Pubdate: Mon, 19 Dec 2011
Source: National Post (Canada)
Copyright: 2011 Canwest Publishing Inc.
Authors: Larry Campbell, Philip Owen and Sam Sullivan

Three Former Vancouver Mayors Call for an End of Pot Prohibition


Canada has reached a critical time in its misguided War on Weed. 
Despite investing countless billions across North America in areas 
such as law enforcement, prison expansion and border controls, 
marijuana prohibition has been a costly failure. Youth today have 
easier access to pot than alcohol and tobacco, organized crime is 
getting rich and some neighbourhoods remain deadly combat zones as 
arrests lead to new rounds of turf warfare among gangs controlling 
the marijuana trade.

Now, Canada's federal government and the B.C. provincial government 
are on the verge of committing many more billions of our tax dollars 
to this failed policy.

It's lunacy. Since 1908, when Canada passed the Anti-Opium Act, we 
have had a century of experience to know that an approach that 
emphasizes prohibition and leans heavily on costly law enforcement 
and imprisonment will fail.

Civic leaders are the politicians closest to the gang-related 
violence that plays out on city streets. As former mayors of 
Vancouver, we are calling for an alternative to marijuana 
prohibition. Our call is not new; some mayors in B.C. have already 
voiced support for our efforts. And in 2007, mayors at the annual 
United States Conference of Mayors voted unanimously in favour of a 
statement that noted the War on Drugs has failed and called for a 
public health approach to drug policy.

Unfortunately, senior levels of government have either ignored pleas 
to reconsider marijuana prohibition or disregarded evidence that 
proves - conclusively - that the crusade they are on is doomed to fail.

Canada's federal government continues to state its strong opposition 
to taxation and regulation of marijuana while the B.C. government 
dodges the question by repeating the mantra that it is focused on 
jobs and family. But it is families that pay the price for broken 
communities and gang warfare.

The lessons of alcohol prohibition are directly relevant to the 
experience with marijuana. Just as with alcohol prohibition - which 
failed to suppress alcohol use, wasted police resources and turned 
ordinary citizens into criminals - under marijuana prohibition young 
people have consistently had easier access to pot than alcohol or 
cigarettes. And just like the emergence of the violent illegal market 
controlled by gangsters like Al Capone in the 1920s, marijuana 
prohibition has similarly fueled the growth of organized crime.

The RCMP in British Columbia has consistently highlighted the violent 
methods that biker gangs and other organized crime groups use to 
control the trade in marijuana and other drugs. In one recent report, 
they said the drug trade in B.C. includes "homicides, contract 
killings, kidnappings, vicious ordered assaults, extortion and arson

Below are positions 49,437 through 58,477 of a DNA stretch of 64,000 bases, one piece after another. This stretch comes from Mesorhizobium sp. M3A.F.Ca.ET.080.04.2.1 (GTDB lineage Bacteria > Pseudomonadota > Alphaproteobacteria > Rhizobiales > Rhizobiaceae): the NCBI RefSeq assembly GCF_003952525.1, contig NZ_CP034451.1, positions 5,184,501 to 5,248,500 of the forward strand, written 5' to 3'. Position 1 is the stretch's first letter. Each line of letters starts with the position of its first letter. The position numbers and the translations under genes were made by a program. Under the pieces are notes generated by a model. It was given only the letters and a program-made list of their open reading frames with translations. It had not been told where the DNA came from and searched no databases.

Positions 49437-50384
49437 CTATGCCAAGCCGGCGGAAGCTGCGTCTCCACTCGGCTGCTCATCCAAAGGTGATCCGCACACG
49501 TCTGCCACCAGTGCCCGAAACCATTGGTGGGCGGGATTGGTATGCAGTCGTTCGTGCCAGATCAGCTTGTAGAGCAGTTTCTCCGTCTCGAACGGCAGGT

[which] continues to be the hallmark of all levels of the drug economy."

In 2009, there were no fewer than 276 incidents of drive-by shootings 
in B.C., which, the RCMP added, often occurred without regard for 
public safety.

Recently, we wrote an open letter to elected leaders in British 
Columbia urging them to join us as part of a new coalition called 
Stop the Violence BC, which is attempting to "break the silence" 
regarding the ineffectiveness and harms of marijuana prohibition. The 
coalition, which consists of leading legal, law enforcement and 
public health experts, has called for a strictly regulated legal 
market for adult marijuana use as a strategy to address the 
ineffectiveness and serious harms of marijuana prohibition.

Not only could this strategy raise hundreds of millions of dollars in 
tax revenue, experts believe that employing the regulatory tools and 
educational strategies that have pushed down rates of tobacco use 
could also reduce rates of marijuana use. While marijuana is illegal, 
none of those effectively regulatory tools are policy options.

While it is true that drug laws are a federal issue, the need for 
provincial leadership has never been greater. After all, it is the 
provinces that will be on the hook for the billions of dollars that 
will be required to house an increased prison population and pay for 
other measures under the federal government's proposed mandatory 
minimum sentencing legislation. Even though mandatory minimum 
sentences have unequivocally failed to address the drug problem south 
of the border, the B.C. provincial government has voiced support for 
the proposed federal omnibus crime bill which includes mandatory 
minimum prison sentences for anyone caught with more than five 
marijuana plants.

The federal and provincial governments should heed the words of the 
Fraser Institute, a conservative-leaning think-tank that opposes 
marijuana prohibition and laments the fact that marijuana-related 
revenue and profits go straight to criminal enterprises rather than 
government coffers.

Politicians at all levels - whether in government or opposition - can 
no longer ignore the violence, crime and financial costs to taxpayers 
related to marijuana prohibition. By taxing and regulating marijuana 
under a strict public health framework, politicians can help stop the 
growth of a massive underground economy that enriches gangsters 
rather than the public purse and does nothing to prevent young people 
from easily accessing marijuana. Politicians must act, now, before 
billions more are foolishly spent and further blood is shed.

It's time politicians recognize that prohibition has been with us for 
103 years, and ask themselves, "How are we doing so far?"
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MAP posted-by: Jay Bergstrom